I really like the Canadian MS Society website's 'Ask the Expert' section.
Today's question and answer may be of interest:
How do we know if the disease-modifying drug is working? I had a major relapse while on, and am still on, mine and questions have arisen whether the drug is actually doing something or the relapse would have been worse if i had not been using the injectable.
This is an excellent and very important question. Neurologists in Canada and really worldwide have been wrestling with the same question since in the studies we had a “placebo” group with which to compare to know that treated patients were actually doing better, but with no “placebo” group how do you really know how you’re doing? We devised a scheme that, it appears, is not all that different from other treatment evaluations and that can be applied to chronic disease states in which a treatment is beneficial but not curative. In essence, some ongoing disease activity is inevitable but how much is too much? We rated events such as relapses, progression or MRI changes in terms of how much these raised concern that a sub-optimal treatment response was being realized or in other words, whether or not a patient is truly benefiting from a treatment, and might there be an opportunity to do better. We actually went across the country with a series of talks together with the MS Society of Canada last spring to promote this concept and empower patients to be able to rate their own benefit and assist their neurologists in judging a treatment response.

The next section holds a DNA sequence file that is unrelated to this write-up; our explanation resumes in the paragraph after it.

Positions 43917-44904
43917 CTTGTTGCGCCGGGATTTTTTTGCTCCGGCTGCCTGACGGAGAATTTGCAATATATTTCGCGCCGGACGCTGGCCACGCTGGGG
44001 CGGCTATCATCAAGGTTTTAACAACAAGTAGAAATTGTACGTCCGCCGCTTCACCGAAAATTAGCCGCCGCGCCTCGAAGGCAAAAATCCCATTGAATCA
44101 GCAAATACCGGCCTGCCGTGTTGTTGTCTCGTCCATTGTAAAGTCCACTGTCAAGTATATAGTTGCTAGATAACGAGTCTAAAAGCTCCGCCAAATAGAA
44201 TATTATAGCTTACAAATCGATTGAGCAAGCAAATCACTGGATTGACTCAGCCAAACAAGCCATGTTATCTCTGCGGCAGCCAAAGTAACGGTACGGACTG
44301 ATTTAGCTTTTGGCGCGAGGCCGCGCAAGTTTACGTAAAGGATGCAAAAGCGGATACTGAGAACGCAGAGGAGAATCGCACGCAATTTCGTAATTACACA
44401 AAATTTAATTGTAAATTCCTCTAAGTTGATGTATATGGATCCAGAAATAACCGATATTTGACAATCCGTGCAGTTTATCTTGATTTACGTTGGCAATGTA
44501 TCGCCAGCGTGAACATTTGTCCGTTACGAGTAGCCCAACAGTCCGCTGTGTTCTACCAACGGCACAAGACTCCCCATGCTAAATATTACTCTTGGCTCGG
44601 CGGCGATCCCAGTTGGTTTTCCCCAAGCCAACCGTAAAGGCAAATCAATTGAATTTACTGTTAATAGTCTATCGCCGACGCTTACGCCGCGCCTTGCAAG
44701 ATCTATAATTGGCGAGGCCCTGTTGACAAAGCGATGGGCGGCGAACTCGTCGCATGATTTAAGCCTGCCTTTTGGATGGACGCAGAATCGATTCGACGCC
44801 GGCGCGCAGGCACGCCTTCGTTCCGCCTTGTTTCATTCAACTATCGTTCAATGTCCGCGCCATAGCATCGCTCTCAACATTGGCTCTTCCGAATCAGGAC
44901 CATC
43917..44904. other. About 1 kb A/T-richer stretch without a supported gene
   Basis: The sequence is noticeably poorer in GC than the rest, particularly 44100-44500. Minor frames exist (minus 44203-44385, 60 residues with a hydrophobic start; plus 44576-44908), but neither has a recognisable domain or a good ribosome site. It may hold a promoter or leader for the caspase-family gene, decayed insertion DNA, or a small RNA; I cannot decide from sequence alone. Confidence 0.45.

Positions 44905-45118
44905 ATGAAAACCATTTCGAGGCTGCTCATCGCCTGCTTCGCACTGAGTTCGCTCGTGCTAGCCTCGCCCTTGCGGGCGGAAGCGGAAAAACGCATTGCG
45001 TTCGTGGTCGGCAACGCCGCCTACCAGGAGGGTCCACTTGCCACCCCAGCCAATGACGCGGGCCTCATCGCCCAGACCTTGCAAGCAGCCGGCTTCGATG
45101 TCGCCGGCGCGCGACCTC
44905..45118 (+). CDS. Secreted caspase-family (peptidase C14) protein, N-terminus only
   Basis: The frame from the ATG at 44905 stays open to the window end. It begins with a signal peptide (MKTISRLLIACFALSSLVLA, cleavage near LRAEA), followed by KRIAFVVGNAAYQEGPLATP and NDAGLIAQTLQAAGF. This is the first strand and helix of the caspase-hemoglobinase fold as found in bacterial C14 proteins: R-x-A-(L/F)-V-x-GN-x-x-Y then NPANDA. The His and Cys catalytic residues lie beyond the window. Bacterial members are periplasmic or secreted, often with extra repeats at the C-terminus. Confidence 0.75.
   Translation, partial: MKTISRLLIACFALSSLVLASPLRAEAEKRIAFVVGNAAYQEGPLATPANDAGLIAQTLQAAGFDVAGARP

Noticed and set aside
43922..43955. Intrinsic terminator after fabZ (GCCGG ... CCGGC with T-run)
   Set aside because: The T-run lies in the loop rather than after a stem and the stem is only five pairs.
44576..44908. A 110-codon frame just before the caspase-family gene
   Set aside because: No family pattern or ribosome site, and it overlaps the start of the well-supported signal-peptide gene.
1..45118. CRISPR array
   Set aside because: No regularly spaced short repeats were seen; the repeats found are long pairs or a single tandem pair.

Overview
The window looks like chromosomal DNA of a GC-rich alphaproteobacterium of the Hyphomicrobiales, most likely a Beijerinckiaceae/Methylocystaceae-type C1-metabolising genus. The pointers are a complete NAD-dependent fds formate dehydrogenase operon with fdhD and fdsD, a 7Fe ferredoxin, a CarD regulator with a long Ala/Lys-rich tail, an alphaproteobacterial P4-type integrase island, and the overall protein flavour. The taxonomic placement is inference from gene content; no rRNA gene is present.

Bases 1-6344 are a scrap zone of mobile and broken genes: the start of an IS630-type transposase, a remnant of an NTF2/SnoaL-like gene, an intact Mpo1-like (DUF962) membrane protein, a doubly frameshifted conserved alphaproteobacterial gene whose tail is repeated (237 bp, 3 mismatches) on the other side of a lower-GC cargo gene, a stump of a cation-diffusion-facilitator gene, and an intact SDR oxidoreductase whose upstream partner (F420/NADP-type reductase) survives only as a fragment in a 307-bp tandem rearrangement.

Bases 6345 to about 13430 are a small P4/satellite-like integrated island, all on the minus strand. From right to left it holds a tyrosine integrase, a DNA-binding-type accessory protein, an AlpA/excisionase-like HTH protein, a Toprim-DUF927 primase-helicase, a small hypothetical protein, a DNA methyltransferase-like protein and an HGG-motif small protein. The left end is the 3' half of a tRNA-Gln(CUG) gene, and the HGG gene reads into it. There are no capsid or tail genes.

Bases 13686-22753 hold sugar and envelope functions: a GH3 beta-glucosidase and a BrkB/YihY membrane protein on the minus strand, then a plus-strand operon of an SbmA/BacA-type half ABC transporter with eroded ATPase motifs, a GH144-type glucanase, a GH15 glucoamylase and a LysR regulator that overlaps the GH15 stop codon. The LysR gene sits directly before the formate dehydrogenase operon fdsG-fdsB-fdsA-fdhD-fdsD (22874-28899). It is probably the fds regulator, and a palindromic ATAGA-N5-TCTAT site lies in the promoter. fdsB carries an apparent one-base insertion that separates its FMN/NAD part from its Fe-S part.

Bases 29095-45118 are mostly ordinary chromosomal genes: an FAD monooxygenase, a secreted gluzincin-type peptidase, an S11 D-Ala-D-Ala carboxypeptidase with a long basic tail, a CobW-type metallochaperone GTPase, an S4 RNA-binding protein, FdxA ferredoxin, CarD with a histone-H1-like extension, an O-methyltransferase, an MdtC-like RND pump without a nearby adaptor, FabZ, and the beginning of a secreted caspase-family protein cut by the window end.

Some changes in terms of attacks, progression or on MRI scans are more acceptable than others, whereas certain types of changes really should make the neurologist consider that the treatment response is sub-optimal and maybe with a different treatment, a patient could do better. It is important to realize that current treatments are only really effective in the early relapsing-remitting stage and therefore we need to closely address “optimal” treatment response during that phase of the illness.